The Newfoundland or Newf is one of the giant dog breeds whose soft expression and teddy bear appearance gives an indication of what a wonderful family dog it is. The Newf is gentle giant who weighs in at 120 to 160 pounds and stands 26 to 28 inches tall at shoulder height. Newfs have a thick and dense double coat. The Newf’s outer coat is coarse, straight and lies fairly flat with an oily, water resistant texture. The under coat is soft and dense. The coat may be slightly wavy but not curly. Colors are black or brown but there is a variety known as the “Landseer” which is white with black markings. Newfoundlands are members of the American Kennel Club (AKC) Working Dog Group.
The ancestors of this giant breed are unknown. Some experts claim that the Vikings brought its forebears to Newfoundland. Other experts claim that it is descended from Tibetan Mastiffs and yet others say it is a descendant of the Pyrenean Mountain Dog brought to Newfoundland by Basque fishermen. Whatever its origins, the Newf developed as a sea rescue dog that carried lifelines to sinking ships and also helped pull in fishermen’s nets and haul carts. Newfoundlands also became popular in England and France during the 18th century and were also popular with sailors as ship dogs. Today the Newfoundland is popular as a family dog. This breed was ranked 45th out of 154 dog breeds in 2004 AKC registrations.
The Newfoundland has a wonderfully sweet and gentle disposition that is reflected in his kind expression. This gentle and good-natured giant dog is great with children and makes a terrific family dog. Toddlers should be supervised carefully as one slurp from his big tongue could knock a little one over. Newfs are quite intelligent and can be trained fairly easily using praise and food rewards. Newfs and all giant breeds should be socialized and obedience trained early while puppies and through adolescence. All giant breeds must be well trained. Male Newfoundlands can be a little more independent than females. Newfs need lots of companionship and need to be involved in family activities. Some Newfs are shy but generally get along very well with strangers. Newfoundlands are suitable for novice or first-time owners.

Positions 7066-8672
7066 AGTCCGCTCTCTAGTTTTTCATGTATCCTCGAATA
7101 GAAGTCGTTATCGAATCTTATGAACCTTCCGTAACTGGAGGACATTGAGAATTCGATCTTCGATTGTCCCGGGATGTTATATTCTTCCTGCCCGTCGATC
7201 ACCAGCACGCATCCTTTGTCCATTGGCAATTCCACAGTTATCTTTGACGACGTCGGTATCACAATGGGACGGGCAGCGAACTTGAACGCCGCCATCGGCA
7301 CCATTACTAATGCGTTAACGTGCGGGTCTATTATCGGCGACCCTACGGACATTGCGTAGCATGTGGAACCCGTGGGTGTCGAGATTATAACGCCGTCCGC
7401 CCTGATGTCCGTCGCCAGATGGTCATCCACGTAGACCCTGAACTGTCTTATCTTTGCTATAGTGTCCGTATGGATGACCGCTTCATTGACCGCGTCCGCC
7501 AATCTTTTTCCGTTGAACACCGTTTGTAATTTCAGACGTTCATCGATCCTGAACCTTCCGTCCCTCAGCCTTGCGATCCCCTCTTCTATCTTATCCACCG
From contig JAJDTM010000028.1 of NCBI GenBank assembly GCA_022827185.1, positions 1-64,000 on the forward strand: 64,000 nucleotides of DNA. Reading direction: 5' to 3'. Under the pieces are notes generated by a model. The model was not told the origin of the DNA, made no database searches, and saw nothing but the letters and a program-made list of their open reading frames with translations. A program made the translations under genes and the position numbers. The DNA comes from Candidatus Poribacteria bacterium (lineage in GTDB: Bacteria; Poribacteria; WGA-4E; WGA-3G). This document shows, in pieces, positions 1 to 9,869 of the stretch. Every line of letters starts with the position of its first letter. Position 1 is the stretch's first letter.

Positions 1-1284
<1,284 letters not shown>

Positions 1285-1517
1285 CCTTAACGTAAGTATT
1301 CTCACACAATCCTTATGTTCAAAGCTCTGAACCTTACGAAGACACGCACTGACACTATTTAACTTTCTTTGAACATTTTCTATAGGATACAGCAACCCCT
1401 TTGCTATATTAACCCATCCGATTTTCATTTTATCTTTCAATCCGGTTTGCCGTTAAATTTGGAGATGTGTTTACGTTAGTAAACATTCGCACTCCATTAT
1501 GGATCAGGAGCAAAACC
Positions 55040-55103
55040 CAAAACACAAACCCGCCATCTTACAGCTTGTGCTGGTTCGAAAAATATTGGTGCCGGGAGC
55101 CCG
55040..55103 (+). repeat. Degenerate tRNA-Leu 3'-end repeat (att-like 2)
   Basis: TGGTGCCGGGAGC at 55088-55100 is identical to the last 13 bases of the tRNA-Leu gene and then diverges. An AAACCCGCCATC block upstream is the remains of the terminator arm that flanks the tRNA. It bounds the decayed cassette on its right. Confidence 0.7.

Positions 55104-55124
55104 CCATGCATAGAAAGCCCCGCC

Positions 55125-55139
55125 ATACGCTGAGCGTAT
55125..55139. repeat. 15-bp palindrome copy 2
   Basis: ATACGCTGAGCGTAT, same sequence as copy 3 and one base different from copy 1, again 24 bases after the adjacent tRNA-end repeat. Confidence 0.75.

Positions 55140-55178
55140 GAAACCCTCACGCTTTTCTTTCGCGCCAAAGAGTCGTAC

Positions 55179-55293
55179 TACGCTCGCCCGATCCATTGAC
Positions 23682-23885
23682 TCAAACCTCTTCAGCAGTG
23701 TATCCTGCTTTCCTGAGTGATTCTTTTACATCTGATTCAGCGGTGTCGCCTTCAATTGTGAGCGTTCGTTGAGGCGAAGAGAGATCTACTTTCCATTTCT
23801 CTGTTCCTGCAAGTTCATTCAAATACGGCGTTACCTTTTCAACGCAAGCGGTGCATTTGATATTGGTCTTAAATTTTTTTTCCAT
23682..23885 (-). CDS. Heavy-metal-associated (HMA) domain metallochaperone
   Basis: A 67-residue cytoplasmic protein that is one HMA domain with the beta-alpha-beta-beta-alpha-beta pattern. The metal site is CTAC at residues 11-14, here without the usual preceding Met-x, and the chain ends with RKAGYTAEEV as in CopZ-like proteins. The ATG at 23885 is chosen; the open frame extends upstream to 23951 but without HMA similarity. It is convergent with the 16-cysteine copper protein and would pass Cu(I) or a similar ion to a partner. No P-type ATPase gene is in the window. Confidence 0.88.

Newfoundlands need lots of living space and do very well in a country setting. However they should not be left alone in a yard for long periods of time as they need companionship. Newfs should have a fair amount of exercise until about the age of two when they will become more placid. Don’t exercise these dogs too vigorously while they are growing. Swimming is an ideal exercise. This dog was born to swim as is evident in its webbed feet, and should be given lots of opportunities to get in the water. Newfs pant a lot, drink lots of water and are major-league droolers.
This breed needs lots of grooming – so brush and comb the Newfs regularly and pay special attention to its hindquarters and other densely feathered areas where tangles can form. Trim and remove excess hair between the pads of the feet and inside their ears.
Newfoundlands can be expected to live about 10 years. Newfs have some common health problems of which hip dysplasia and heart disease are the most serious. Less common conditions include: elbow dysplasia, cataracts and eyelid abnormalities (both ectropion and entropion). When buying a Newf, you should ask to see both the parent’s OFA (Orthopedic Foundation for Animals) certificates for hips and elbows and the recent CERF (Canine Eye Registry) results for eyes. Newfs like shade and can suffer heat-stroke in very hot and humid conditions.
Article type: xdogbreed